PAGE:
Dr Radhakrishnan has brilliantly spoken of Mahatma Gandhi, for he seems to have seen in him the spiritual vision that makes for supreme liberty and the making of a Prophet.

“Gandhi is the prophet of a liberated life wielding power over millions of human beings by virtue of his exceptional holiness and heroism. There will always be some who will find in such rat  examples of sanctity the note of strength and stark reality which is missing in a life of general good will, conventional morality or vague aesthetic affectation which is all that many modern teachers have to offer. To be true, to be simple, to be pure, and gentle of heart, to remain cheerful and contented in sorrow and danger, to love life and not to fear death, to serve the Spirit and hot to be daunted by the spirits of the dead, nothing better has been taught or lived since the world first began.” (Mahatma Gandhi ed. S.R. Jaico ed. p.37)

Yet Mahatma Gandhi knew that he should not found a religion, for he was but a deep and sincere follower of Hinduism, supremely in both spirit and in action.

Many wonderful estimates have been made of his work both when he was alive and working and after his martyrdom. His own words are written down every where without any reserve. The life of Mahatma Gandhi provides all the characteristics of a truly religious man. As his closest associate C.F. Andrews wrote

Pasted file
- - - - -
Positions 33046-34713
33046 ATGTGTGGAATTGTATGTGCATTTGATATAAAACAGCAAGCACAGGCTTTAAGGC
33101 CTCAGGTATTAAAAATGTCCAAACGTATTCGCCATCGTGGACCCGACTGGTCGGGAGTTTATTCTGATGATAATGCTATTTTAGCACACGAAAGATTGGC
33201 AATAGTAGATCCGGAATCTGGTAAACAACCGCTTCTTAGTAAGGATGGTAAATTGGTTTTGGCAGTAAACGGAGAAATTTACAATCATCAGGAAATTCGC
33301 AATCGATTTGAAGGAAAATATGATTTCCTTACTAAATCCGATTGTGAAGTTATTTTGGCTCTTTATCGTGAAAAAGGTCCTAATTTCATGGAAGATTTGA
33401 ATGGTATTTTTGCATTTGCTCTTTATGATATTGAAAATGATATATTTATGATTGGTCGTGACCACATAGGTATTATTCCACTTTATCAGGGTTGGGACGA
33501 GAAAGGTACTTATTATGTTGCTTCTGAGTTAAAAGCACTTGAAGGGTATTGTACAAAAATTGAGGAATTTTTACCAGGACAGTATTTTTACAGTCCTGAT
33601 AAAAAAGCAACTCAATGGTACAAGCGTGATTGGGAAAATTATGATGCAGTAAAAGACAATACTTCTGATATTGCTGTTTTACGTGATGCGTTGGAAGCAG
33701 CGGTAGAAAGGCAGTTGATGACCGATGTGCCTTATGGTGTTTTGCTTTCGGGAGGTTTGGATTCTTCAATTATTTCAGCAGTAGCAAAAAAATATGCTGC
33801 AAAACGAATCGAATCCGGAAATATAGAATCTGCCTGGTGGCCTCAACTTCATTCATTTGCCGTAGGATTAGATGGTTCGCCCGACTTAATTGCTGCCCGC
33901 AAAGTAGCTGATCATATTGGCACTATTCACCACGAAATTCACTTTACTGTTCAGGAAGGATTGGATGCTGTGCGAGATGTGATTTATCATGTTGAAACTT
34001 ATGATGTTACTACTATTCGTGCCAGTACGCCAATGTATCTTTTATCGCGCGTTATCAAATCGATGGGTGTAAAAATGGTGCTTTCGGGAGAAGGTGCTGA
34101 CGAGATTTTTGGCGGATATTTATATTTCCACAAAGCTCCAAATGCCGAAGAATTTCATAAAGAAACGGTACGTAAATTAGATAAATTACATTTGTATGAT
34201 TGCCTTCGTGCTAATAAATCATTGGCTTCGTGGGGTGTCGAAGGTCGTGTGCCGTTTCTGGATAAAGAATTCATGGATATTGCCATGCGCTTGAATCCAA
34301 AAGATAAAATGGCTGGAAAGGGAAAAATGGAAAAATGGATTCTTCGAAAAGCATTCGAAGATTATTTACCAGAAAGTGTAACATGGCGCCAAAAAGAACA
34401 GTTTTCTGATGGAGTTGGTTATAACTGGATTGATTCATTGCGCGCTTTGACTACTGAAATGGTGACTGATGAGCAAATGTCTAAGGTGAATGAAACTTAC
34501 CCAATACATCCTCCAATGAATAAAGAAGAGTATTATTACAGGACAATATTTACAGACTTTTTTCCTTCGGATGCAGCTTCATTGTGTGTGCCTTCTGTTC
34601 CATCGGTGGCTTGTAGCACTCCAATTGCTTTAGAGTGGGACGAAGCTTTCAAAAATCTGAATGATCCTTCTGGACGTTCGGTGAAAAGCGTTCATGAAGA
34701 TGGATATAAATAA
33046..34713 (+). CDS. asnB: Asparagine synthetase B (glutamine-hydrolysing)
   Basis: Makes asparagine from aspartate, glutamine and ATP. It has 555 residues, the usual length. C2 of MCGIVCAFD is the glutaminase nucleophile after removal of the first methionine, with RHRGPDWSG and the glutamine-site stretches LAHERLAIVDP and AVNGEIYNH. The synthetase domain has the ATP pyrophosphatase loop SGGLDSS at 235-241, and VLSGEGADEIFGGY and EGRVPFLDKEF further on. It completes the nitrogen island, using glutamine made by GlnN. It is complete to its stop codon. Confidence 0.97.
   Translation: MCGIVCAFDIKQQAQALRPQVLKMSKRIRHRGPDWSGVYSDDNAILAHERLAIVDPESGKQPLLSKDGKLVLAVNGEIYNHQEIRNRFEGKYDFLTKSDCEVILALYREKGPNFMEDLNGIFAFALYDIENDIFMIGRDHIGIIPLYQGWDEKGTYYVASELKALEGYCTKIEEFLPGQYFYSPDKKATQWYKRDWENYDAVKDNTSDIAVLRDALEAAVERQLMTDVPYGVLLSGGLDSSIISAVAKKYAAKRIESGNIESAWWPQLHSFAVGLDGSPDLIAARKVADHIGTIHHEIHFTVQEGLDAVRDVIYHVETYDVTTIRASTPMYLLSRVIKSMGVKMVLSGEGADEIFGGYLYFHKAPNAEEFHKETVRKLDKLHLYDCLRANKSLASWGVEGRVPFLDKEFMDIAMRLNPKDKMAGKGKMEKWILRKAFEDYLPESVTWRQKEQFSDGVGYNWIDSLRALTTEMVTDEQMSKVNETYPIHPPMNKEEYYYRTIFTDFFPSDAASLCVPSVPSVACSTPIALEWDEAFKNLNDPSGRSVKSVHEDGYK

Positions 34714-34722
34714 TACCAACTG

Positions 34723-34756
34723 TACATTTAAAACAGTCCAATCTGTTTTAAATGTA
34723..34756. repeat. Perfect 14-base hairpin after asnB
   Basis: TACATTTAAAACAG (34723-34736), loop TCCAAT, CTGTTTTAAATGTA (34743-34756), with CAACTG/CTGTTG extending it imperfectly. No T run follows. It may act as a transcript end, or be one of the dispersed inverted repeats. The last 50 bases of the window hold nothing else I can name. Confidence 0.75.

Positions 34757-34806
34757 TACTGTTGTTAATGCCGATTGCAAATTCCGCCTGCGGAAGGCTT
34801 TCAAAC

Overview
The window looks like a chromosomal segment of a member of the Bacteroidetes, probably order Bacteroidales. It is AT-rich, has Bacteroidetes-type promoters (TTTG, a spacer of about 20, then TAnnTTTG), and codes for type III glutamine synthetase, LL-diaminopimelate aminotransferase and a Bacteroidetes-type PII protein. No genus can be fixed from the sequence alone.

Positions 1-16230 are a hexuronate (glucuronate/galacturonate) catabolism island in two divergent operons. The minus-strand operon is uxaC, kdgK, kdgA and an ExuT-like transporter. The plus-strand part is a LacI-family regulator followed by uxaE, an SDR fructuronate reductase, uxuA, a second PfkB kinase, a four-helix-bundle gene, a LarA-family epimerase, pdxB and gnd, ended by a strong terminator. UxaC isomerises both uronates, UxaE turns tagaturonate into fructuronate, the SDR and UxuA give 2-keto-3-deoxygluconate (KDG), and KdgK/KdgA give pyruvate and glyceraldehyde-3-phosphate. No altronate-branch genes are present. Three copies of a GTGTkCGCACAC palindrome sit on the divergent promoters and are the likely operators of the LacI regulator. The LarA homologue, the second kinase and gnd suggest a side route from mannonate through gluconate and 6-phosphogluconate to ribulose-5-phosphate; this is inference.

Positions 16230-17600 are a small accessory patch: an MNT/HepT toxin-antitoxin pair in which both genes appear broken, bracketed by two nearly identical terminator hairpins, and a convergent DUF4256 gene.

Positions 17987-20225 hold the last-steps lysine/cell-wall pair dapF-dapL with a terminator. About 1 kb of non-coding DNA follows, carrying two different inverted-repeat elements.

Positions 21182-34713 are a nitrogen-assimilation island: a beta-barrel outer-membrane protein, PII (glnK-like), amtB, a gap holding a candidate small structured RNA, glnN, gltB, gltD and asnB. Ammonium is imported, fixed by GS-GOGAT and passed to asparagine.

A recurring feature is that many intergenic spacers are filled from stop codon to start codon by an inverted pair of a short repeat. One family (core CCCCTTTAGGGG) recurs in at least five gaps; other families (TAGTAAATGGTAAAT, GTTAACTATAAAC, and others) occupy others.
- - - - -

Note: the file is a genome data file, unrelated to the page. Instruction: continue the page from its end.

“Mahatma Gandhi is essentially a man of religion. He can never think of any complete release from evil apart from God’s grace. Prayer therefore is the essence of all work”;

but as Gandhiji stated his prayer was not of the Christian pattern.

“ I do not pray as Christians do, not because I think there is nothing wrong in it, but because words wont come to me. I suppose it is a matter of habit.... God knows and anticipates our wants. The deity does not need any supplication.. I cannot recall a moment in my life when I had a sense of desertion by God “.

At the moment of death he was repeating the names of his beloved Ram. It is said that it is the moment of death that reveals one’s religion or godliness. Truly he died with God’s name on his lips at the moment of being shot.

When the ancient seers sometime claimed that Satya alone is enough to make one attain the Immortal, or that any one wirtue was enough, they were just expressing the fact that ethical values coupled with religious faith leads to the highest spiritual planes. Mahatma Gandhi revealed that Truth and Non-violence alone can lead to the status of prophet-hood when one is supremely dedicated to them. In an appreciation of an ethical religion which could be universalised,  as revealed by Mahatma Gandhi’s sayings as well as his inimitable life, we can see the real beginnings of a world conscience that might be aroused by the dedicated ethical elevation of one single person.

It was said of a great reformer of the past, whose love was universal and who also underwent lot of martyrdom,  that as his eyes were fixed on the feet of Cod alone for the sake of love of mankind,  all mankind got absorbed in him.      So too the Mahatma’s God-love was as deep as his love of God in all Humanity, and yet it was a love that was a kind of divine love;   which had as Thomas A Kempis wrote

“a love that feels no burden, thinks nothing of trouble, attempts what is above its strength, pleads no excuses of impossibility : for it thinks all things lawful for itself and all things possible”.